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Louisiana school psychologist resigns in probe of allegedly racist online comments

'People are just sick and tired of the crime,' said Mark Traina, who was a psychologist with the Jefferson Parish, La., Public Schools.
'People are just sick and tired of the crime,' said Mark Traina, who was a psychologist with the Jefferson Parish, La., Public Schools.WDSU-TV

The suburban New Orleans public school psychologist whose allegedly racist online comments triggered to a discrimination complaint with the federal government has resigned, the school system said.

Mark Traina, 55, of Slidell, La., worked with students in the Jefferson Parish Public Schools' "alternative schools," where elementary and middle-school pupils "with difficulties in learning and, in some cases, in adapting to the rules of school or community" are sent, according to the school district.

He was the subject of a complaint filed with the U.S. Department of Education by the Southern Poverty Law Center, a liberal-leaning civil rights advocacy group, which cited comments on Twitter like this:

  • "Angry young black males with no respect for life destroying the U.S."
  • "Serpas should be warning people to stay the hell out of New Orleans! These black dudes will kill you!" (The reference is to Ronal Serpas, the New Orleans police superintendent.)
  • "2 New Orleans policemen shot, 1 suspect dead, another injured. UPDATE|NOLA Quick Someone call David Duke before the NAACP gets here." highlighted the case Tuesday, reporting that Traina stood behind his comments, which he said he'd made out of frustration with crime in general. Late Tuesday, Beth Branley, a spokeswoman for the school district, told the New Orleans Times-Picayune that Traina had resigned, effective immediately.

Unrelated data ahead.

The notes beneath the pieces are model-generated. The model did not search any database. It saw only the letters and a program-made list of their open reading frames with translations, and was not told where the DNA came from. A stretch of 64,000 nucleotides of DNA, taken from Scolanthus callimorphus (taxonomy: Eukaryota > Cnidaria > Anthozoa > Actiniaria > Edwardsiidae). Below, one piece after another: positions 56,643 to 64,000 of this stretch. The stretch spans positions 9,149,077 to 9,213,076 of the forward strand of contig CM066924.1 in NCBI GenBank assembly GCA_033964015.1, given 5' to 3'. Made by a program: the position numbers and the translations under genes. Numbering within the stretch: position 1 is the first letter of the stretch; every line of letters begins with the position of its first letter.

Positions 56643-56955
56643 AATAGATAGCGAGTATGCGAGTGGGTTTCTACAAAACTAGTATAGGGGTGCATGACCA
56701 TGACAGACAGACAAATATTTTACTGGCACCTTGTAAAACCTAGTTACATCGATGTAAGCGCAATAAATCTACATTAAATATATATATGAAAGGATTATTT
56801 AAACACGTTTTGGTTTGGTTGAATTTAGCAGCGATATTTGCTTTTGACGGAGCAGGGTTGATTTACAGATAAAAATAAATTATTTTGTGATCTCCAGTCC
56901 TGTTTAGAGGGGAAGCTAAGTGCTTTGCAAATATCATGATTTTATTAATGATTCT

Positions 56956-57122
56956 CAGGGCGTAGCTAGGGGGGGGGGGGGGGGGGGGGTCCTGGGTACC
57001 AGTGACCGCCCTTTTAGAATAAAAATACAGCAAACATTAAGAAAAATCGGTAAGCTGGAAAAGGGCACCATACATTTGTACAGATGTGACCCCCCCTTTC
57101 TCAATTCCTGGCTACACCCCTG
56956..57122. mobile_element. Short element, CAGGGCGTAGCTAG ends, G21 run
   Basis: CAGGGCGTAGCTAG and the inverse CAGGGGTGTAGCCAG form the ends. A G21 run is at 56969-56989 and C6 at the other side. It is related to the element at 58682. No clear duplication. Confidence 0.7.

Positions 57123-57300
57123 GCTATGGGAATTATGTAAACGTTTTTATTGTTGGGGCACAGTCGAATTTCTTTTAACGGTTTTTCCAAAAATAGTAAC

School board members had urged acting Superintendent James Meza to take quick action, NBC station WDSU of New Orleans reported. Late Tuesday, the board members said Traina would have been fired had he not resigned.

Investigators for the Civil Rights Division were already separately investigating allegations of discrimination against African-Americans and students with disabilities in Jefferson Parish. Traina's online comments could still be part of that investigation, the Times-Picayune reported.

Traina, who in his Times-Picayune user profile describes himself as a "civil rights activist," called the complaint "unfair" Tuesday in an interview with WDSU.

"Whenever someone speaks out, the liberal media just wants to demonize you," he said.

Traina expanded on those remarks in a long comment posted to the Times-Picayune website last week:

The Southern Poverty Center knows that these allegations are ABSOLUTELY NOT TRUE! This is just another way to harass the Jefferson Parish Public School System. One only needs to read the Times Picayune to see who the real trouble makers are. Sadly, it is disproportionately young black males. Everyone knows that our jails throughout the United States are disproportionately filled with black people. Why would the rate be any different in an educational environment?

(Earlier versions of this article included a link to Traina's profile and comments on the Times-Picayune site. The link redirected to an error page late Wednesday.) 

Traina said he isn't a racist, telling WDSU that he made the online comments "out of frustration."

"There's too much killing going on," he said. "There's just too much crime in the country, and it's not all black on black.

"It's got to be put down. It's got to stop," he added. "People are just sick and tired of the crime."

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